Both wire transfers and direct deposits allow the convenient transfer of funds from an originator to a beneficiary. A wire transfer is a premium service, often associated with a fee. A direct deposit, also known as ACH -- the acronym stands for automated clearing house -- is a less personalized, somewhat slower service usually provided without charge. Each transfer method has specific advantages and disadvantages.
What Happens When You Make a Wire Transfer
Money transmitted by means of a wire transfer generally goes through one of three intermediaries -- the Federal Reserve Wire Network, the Clearing House Interbank Payments System or the Society for Worldwide Interbank Financial Telecommunication, also called SWIFT. In most cases, a wire transfer initiated anywhere in the world will be completed within 24 hours, Saturdays and Sundays excluded. If the transfer is initiated early in a business day, it will often be completed that afternoon, sometimes within the hour.
What Happens When You Make a Direct Deposit
Although the name "direct deposit" suggests that the process requires no intermediary, all direct deposit transactions flow through an automatic clearing house. In the United States, two of these intermediaries dominate the business: the FedACH and the Electronic Payments Network, or EPN.
ACH transactions are generally slower than wire transfers, because they are processed in batches. In most cases, a direct deposit will not reach the beneficiary account until at least the day after it originates. Although originally ACH processing only occurred on business days, some of the smaller U.S. ACH houses, such as ACHWorks, now offer limited access on weekends.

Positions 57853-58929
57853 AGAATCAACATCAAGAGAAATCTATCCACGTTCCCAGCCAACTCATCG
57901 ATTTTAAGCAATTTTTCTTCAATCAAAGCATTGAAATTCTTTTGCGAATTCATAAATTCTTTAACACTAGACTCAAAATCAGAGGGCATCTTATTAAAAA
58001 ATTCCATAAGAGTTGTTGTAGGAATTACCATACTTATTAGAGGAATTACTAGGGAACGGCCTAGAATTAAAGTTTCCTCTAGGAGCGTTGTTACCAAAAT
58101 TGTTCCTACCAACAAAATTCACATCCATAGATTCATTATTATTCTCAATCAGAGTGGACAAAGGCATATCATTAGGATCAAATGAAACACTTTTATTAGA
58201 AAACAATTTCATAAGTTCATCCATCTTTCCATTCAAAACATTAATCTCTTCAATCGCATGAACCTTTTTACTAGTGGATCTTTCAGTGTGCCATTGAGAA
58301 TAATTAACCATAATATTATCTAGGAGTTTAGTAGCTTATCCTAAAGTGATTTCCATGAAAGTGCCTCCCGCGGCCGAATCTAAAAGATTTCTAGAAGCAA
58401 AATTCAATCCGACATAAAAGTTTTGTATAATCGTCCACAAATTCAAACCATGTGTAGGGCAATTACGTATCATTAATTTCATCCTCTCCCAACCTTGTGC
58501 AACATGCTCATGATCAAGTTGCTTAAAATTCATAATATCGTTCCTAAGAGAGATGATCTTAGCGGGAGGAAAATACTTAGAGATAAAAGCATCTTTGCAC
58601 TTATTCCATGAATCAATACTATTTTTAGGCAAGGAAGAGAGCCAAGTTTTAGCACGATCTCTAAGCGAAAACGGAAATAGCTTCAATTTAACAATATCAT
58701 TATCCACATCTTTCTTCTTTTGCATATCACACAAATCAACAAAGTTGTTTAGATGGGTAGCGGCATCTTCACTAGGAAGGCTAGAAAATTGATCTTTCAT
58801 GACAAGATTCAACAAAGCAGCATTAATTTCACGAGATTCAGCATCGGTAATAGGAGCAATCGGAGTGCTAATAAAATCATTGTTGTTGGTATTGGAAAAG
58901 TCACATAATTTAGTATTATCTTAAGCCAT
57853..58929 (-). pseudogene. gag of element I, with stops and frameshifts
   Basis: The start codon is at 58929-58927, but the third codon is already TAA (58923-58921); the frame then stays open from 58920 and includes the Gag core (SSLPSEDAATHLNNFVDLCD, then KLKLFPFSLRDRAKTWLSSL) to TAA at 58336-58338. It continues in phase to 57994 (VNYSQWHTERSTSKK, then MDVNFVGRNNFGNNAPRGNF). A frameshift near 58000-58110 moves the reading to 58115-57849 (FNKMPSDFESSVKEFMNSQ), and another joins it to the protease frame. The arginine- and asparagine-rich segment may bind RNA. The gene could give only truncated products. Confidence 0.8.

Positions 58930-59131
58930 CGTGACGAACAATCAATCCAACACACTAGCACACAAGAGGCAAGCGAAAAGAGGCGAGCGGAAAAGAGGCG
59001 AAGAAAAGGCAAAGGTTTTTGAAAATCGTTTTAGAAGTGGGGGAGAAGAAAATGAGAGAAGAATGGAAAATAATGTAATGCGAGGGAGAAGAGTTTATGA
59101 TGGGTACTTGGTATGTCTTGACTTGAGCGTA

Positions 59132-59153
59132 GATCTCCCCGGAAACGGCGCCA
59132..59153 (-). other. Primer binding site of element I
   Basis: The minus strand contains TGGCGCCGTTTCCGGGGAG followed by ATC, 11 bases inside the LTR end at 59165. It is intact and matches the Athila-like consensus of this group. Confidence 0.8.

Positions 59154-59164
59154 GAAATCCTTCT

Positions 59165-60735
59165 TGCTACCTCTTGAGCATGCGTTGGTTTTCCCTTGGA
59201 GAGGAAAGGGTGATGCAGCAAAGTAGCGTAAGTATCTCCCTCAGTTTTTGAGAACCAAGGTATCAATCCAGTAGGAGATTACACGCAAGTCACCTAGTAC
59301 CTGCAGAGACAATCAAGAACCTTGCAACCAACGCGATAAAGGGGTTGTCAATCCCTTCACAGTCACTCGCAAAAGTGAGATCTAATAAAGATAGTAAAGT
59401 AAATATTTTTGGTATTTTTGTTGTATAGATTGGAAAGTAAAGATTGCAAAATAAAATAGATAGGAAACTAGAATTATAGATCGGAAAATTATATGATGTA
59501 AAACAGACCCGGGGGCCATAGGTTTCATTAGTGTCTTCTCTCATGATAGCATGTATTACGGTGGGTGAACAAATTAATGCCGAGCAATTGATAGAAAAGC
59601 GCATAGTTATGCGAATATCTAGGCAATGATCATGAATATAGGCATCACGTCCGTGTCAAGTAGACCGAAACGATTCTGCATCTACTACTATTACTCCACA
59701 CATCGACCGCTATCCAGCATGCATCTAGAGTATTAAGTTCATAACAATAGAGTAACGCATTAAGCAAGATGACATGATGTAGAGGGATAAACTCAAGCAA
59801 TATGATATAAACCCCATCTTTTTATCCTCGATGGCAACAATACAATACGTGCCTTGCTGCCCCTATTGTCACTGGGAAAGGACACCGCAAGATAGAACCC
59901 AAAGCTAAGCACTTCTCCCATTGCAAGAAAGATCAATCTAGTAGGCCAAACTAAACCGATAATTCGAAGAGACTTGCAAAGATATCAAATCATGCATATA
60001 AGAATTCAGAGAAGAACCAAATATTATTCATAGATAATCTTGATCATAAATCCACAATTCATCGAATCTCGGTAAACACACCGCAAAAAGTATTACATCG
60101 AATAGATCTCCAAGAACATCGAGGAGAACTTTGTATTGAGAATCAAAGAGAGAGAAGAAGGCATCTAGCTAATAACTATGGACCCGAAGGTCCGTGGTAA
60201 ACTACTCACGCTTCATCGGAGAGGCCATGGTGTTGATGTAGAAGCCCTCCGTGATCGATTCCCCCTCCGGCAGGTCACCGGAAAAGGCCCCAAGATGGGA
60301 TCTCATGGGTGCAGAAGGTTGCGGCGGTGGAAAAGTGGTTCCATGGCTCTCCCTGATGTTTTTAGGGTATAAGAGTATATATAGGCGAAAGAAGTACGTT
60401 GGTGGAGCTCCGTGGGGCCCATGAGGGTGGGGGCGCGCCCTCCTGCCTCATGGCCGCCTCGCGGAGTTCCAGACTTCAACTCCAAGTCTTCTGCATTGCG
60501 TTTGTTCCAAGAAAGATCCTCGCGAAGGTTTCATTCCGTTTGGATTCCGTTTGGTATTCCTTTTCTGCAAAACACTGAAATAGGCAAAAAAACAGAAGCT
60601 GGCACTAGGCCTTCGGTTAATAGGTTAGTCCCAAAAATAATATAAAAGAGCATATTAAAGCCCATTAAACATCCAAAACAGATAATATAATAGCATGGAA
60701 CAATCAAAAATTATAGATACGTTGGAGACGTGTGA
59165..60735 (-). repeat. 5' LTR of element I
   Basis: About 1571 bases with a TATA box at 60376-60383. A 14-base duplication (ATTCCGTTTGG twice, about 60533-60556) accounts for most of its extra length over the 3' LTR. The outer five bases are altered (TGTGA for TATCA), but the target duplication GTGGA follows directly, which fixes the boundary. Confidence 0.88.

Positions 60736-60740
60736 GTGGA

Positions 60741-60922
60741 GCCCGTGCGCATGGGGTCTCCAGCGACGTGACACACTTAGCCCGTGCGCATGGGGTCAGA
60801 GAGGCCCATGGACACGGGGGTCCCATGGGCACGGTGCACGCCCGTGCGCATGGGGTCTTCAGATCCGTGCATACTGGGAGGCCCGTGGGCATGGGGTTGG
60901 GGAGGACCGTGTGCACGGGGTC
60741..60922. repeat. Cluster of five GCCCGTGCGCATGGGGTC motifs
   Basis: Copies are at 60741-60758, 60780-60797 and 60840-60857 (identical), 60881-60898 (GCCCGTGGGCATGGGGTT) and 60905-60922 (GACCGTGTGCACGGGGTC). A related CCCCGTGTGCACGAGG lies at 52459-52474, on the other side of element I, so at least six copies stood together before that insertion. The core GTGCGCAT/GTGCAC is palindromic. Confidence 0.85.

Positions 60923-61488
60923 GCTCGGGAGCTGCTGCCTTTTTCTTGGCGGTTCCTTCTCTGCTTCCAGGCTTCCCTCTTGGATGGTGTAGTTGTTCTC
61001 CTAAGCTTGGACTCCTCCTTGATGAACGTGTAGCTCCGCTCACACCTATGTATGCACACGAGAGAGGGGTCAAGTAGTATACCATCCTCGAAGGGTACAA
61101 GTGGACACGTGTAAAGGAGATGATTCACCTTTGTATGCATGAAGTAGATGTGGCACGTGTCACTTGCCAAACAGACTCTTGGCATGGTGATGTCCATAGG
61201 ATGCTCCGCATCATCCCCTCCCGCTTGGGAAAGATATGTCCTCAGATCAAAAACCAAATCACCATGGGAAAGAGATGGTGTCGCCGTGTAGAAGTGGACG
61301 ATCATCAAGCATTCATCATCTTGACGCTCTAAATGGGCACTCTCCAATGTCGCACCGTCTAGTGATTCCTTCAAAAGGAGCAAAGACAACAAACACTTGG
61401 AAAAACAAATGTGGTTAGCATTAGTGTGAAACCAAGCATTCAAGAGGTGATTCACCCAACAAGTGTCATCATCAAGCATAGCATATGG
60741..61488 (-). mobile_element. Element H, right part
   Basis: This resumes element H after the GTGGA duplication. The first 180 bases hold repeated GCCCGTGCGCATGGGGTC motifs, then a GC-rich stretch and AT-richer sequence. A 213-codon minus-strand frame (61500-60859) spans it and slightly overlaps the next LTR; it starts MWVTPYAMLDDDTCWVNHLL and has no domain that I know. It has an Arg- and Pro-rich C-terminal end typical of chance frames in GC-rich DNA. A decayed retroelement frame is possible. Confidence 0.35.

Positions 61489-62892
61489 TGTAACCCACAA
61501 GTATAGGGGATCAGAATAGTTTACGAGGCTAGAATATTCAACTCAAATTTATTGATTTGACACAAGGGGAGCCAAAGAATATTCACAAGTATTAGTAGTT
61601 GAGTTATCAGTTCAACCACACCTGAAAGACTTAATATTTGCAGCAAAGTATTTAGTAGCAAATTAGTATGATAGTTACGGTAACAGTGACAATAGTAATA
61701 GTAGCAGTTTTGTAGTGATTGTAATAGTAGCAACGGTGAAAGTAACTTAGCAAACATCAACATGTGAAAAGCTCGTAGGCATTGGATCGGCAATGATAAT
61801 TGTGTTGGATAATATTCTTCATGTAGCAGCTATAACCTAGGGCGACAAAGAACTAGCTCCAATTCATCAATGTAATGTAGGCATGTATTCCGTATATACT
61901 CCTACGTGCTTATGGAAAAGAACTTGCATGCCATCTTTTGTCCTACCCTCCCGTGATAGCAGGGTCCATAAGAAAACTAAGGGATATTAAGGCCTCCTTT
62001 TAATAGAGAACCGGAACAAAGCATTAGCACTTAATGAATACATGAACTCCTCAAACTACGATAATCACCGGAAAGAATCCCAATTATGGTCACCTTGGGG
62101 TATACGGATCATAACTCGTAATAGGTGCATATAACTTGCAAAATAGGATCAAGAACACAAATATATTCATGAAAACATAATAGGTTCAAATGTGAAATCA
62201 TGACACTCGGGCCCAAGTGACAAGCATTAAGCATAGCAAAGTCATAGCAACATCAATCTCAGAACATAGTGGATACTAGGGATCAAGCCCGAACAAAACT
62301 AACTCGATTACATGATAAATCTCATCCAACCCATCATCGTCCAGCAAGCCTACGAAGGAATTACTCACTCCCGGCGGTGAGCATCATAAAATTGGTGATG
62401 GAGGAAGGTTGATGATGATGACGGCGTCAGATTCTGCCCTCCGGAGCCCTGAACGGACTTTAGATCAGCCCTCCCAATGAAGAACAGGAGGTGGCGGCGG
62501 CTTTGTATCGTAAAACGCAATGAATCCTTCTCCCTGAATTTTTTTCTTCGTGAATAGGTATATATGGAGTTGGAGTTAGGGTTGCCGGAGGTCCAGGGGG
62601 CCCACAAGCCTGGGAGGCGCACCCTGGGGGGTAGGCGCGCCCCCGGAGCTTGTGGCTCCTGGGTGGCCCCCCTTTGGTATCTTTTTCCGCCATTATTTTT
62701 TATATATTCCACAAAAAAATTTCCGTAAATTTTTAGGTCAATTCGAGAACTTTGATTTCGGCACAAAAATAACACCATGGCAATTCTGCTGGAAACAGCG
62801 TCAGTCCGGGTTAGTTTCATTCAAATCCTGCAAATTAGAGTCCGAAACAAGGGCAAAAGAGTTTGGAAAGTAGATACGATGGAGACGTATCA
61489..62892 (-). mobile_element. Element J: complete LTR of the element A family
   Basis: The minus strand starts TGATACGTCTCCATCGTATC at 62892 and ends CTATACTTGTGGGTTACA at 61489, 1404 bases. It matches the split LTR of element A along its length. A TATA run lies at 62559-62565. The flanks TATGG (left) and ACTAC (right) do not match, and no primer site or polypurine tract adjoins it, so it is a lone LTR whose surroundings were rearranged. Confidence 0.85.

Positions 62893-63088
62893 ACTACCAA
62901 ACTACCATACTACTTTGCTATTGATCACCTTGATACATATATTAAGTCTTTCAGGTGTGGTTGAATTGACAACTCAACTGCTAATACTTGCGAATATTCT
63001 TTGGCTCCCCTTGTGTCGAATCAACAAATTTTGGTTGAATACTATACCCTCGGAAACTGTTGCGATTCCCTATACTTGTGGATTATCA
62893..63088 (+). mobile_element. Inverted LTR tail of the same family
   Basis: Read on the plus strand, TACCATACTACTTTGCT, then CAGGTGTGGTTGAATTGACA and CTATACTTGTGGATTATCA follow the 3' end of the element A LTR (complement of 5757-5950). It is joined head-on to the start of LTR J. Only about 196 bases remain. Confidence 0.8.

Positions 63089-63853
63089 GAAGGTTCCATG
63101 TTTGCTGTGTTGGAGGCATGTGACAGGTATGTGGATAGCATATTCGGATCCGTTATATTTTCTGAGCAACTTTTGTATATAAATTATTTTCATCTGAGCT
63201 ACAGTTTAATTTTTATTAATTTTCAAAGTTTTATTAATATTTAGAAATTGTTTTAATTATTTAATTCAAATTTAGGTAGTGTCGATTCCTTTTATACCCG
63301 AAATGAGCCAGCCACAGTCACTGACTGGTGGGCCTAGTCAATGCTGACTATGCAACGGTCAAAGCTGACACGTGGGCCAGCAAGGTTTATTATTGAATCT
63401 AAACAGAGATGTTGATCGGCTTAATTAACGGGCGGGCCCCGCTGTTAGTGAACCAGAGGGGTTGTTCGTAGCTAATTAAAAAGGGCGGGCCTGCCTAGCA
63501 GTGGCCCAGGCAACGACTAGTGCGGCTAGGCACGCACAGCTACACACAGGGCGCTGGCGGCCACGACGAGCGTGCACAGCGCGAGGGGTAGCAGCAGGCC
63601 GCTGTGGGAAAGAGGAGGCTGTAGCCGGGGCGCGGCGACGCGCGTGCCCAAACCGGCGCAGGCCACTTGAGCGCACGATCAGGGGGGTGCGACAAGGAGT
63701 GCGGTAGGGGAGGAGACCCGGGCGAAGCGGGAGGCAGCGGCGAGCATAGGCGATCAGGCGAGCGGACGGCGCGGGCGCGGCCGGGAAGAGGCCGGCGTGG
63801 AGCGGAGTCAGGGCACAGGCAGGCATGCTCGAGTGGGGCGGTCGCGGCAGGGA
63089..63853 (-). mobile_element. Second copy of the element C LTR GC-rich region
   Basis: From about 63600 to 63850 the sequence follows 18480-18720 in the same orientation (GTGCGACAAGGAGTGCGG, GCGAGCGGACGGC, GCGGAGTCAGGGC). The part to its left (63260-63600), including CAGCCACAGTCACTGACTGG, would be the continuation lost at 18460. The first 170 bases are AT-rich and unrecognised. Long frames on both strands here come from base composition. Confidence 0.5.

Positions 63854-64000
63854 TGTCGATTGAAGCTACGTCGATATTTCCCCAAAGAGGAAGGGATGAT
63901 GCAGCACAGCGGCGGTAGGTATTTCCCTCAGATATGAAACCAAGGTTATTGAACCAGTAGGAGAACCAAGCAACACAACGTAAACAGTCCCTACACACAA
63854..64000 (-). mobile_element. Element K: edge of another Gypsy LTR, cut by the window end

Costs of Each
In most cases, the sender of a wire transfer pays a transaction fee, which ranges from $15 to $25. Some banks and a few credit card companies, such as American Express, waive the fee for valued customers -- those holding premium credit cards or meeting account balance requirements.
Almost all ACH direct deposit transactions originating with an institution -- such as a Social Security or pension payment -- are cost free to the individual beneficiary. ACH transactions that you designate -- such as a recurring car payment -- are also almost always cost free.
Other ACH payments have a modest cost. Some -- such as a debit card transaction -- cost the individual nothing but carry a transaction fee paid by an institution, such as your supermarket. At times, some institutions -- discount gas stations, for example -- charge a small transaction fee to the customer.
Advantages and Disadvantages
The basic advantage of a wire transfer over a ACH transaction is speed; the basic disadvantage is cost. Both offer transaction conveniences to individuals and institutions. The banking system in the 21st century is especially dependent upon the 22 billion ACH transactions that move $39 trillion each year.
An increasing problem for both institutions and individuals, however, is the vulnerability of the banking system to electronic fraud. Fraud related to ACH transactions accounted for about $100 million in 2009. In February 2015, the "New York Times" reported hundreds of millions of dollars -- and possibly as much as $1 billion -- in fraudulent ACH transfers and withdrawals by a single group of fraudsters over a period of just a few months.
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I am a retired Registered Investment Advisor with 12 years experience as head of an investment management firm. I also have a Ph.D. in English and have written more than 4,000 articles for regional and national publications.